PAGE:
Artists Of The Year CMU Approved

CMU Artists Of The Year 2014: Ratking

By | Published on Wednesday 10 December 2014

Every weekday in the run up to the Christmas break, we’ll be revealing another of our ten favourite artists of the year. See the full list of artists announced so far here. Next up is Ratking…


Noisy NYC new-wavers Ratking aren’t only for fans of hip hop, even if in the main that’s what the trio – made up of impossibly young MCs Hakeem ‘Hak’ Lewis and Patrick ‘Wiki’ Morales, and almost as young production guy Eric ‘Sporting Life’ Adiele – are doing.

Ratking are also one for the art-and-skate-and-graffiti-and-zine kids still somehow contriving to ‘do it themselves’ on any “roof, stoop or fire escape” in an increasingly sanitised New York (or any other city, any other place). And for fans of hardcore and punk bands (like oftimes Ratking show openers Show Me The Body, for one). And, thanks to Ratking tracks like ‘Snow Beach’, which closes off into a toasty improv sax solo, they are for jazz (and Nas) heads too.

Oh, and also for fans of pallid singing/snarling Brit King Krule, who spins a faded verse on Ratking’s ‘So Sick Stories’, and, on the other side of the ‘British urban’ coin, those who follow grime and might’ve caught Ratking’s gap-toothy middle child Wiki’s loose-tongued turn (up) on the ‘US remix’ of Skepta and co’s ‘That’s Not Me’.

And that’s one of the many things that’s so good about the band; that, aside from the intrinsically New York-ian tone to their work, they’re so free and able and, vitally, excited to cite a million styles, to bend genres and break credos to fit what they have to say. The group lay that out from the off on their XL Recordings-released first LP ‘So It Goes’ with intro track ‘*’, which hinges on a recorded comment from (apparently) friend-to-Ratking Raymond Mitchell.

And he says: “The average rapper right now, it’s a whole different generation, you really can’t compare no more. If your life experience is different, that’s gonna come out different-ly. Your average 25, 24, 23 year old rapper, totally different from Biggie and Pac, you can’t compare the two. So you ain’t got no point of reference, really. So it goes…”

And so, in one swoop, you know that ‘So It Goes’ – itself a Kurt Vonnegut phrase about facing the inevitable – is not going to be a typical rap record, nor will it dog the traits, beats and/or lyrical flow of the hip hop greats. In its most basic and direct terms it’s a postcard of today’s contemporary New York, where Ratking base themselves and where Wiki and Hak went to school together, and still to this day hop turnstiles on the subway, get high sometimes, live their lives and then scribble and chip them into their songs.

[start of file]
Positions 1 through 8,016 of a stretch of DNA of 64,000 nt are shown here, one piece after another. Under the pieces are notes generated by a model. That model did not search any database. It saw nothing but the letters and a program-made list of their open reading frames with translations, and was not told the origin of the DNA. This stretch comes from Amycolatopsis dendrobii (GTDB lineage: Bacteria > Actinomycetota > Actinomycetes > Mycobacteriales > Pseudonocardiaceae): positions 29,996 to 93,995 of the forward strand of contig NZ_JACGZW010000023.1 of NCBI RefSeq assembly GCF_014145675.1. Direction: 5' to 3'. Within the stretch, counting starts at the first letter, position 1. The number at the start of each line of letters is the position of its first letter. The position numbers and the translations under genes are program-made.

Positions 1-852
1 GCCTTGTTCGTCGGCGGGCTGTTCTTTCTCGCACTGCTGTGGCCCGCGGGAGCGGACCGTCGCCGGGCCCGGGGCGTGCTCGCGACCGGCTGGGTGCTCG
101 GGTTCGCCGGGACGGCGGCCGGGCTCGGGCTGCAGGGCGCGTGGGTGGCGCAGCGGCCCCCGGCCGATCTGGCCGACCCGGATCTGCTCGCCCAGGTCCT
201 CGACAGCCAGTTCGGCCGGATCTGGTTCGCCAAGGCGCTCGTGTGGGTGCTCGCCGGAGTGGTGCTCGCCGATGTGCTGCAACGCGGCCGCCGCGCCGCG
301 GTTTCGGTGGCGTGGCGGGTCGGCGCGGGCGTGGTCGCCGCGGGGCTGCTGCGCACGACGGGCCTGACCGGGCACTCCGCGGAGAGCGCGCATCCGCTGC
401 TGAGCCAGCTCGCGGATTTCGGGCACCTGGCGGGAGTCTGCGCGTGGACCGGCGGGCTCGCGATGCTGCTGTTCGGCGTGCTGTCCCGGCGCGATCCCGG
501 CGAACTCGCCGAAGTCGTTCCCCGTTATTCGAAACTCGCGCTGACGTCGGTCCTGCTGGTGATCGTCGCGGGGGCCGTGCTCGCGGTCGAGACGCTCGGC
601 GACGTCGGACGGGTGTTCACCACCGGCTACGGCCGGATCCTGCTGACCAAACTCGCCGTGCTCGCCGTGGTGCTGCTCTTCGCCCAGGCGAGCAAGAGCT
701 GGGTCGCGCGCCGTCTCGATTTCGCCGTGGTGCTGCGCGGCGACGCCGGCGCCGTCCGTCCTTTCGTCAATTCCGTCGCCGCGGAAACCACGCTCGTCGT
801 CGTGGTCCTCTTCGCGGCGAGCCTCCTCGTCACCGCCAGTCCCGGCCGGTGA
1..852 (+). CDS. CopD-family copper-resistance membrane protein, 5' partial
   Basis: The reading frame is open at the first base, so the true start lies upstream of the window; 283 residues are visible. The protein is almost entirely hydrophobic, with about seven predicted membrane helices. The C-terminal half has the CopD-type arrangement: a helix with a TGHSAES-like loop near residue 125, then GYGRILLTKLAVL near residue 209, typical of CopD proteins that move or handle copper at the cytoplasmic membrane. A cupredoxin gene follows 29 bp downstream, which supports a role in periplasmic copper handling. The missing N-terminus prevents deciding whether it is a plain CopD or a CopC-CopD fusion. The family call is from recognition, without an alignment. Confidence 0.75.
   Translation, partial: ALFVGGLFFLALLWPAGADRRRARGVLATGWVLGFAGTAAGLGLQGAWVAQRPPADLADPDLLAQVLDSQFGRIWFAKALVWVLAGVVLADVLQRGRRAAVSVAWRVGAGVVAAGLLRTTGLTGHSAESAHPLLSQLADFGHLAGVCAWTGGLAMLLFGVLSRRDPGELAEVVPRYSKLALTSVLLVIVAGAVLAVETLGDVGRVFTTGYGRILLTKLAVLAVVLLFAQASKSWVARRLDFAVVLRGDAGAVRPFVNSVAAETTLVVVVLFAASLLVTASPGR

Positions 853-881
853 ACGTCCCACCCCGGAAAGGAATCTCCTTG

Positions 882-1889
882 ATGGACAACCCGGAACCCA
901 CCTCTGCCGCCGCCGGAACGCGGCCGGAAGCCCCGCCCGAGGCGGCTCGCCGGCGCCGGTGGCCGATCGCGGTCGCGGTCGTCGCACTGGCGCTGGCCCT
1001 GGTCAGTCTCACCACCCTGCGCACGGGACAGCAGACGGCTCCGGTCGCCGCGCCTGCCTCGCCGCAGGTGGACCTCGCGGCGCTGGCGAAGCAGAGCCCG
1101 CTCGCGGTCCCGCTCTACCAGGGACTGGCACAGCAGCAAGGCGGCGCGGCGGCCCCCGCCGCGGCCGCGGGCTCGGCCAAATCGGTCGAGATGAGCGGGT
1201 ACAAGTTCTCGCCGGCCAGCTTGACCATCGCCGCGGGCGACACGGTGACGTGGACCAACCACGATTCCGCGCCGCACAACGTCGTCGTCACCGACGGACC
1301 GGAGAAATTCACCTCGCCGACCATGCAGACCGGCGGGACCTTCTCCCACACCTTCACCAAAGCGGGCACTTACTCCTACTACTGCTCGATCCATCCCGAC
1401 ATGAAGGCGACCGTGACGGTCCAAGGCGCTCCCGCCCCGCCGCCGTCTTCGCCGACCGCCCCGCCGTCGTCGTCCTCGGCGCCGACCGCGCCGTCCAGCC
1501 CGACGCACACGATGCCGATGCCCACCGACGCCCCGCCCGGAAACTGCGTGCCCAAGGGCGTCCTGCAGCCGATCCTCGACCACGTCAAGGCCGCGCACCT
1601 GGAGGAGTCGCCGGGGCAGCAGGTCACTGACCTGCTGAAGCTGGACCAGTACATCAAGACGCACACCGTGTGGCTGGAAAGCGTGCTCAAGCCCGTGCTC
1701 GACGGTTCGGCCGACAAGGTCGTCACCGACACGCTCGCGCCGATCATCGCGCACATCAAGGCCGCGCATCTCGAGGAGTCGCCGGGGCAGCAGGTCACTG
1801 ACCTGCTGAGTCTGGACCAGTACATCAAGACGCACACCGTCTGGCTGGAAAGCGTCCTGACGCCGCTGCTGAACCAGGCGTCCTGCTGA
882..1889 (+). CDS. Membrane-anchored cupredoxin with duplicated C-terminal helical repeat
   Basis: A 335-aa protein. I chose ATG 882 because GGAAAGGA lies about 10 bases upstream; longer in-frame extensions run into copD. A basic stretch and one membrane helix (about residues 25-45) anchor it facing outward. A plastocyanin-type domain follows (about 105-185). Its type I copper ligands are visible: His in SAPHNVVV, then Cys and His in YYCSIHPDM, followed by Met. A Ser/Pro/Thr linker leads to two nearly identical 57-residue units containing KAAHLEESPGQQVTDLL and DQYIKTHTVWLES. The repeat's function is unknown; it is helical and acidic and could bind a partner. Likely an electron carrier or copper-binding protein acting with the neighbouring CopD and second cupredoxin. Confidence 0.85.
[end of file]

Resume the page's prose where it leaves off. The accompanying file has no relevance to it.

‘Puerto Rican Judo’ is a light-footed love hymn dedicated to and featuring Wavy Spice aka Wiki’s girlfriend Princesss Nokia. ‘Eat’ matter-of-factly traces a now-sorted addiction to Oxycontin, whilst ‘Canal’ is a straight up alarm call, prodding complainers with “Think the city has let up? / Better check up / Kids that is fed up / Instead of bitching and moaning, they get buck and get up”. Then there’s anti-‘stop and search’ paean ‘Remove Ya’, which starts off with audio from a real police frisk, (Kid: “What am I getting arrested for?” Cop: “For bein a fuckin mutt!”), and ends, with poignancy, in a verse by an unidentified woman who asks of the NYPD: “Who are you serving? Who do you protect? I know it ain’t us, no”.

So that’s how ‘So It Goes’ goes. Like Ratking themselves it’s grey and bleak in its concrete realism, but also jarringly abstract (note ‘Protein’) and often goofy, a high-rise vision of a part-real, part-fictionalised, “half noise, half hip hop” metropolis by a wise-past-their-years team of creatives. It’s certainly a liminal type of record, setting Ratking on the crest of bigger things, and maybe, while they’ve certainly been one of our favourites, this year hasn’t quite been theirs to claim per se. Maybe next year will be. It isn’t like they’re going anywhere.

This is ‘Canal’ and ‘So Sick Stories’: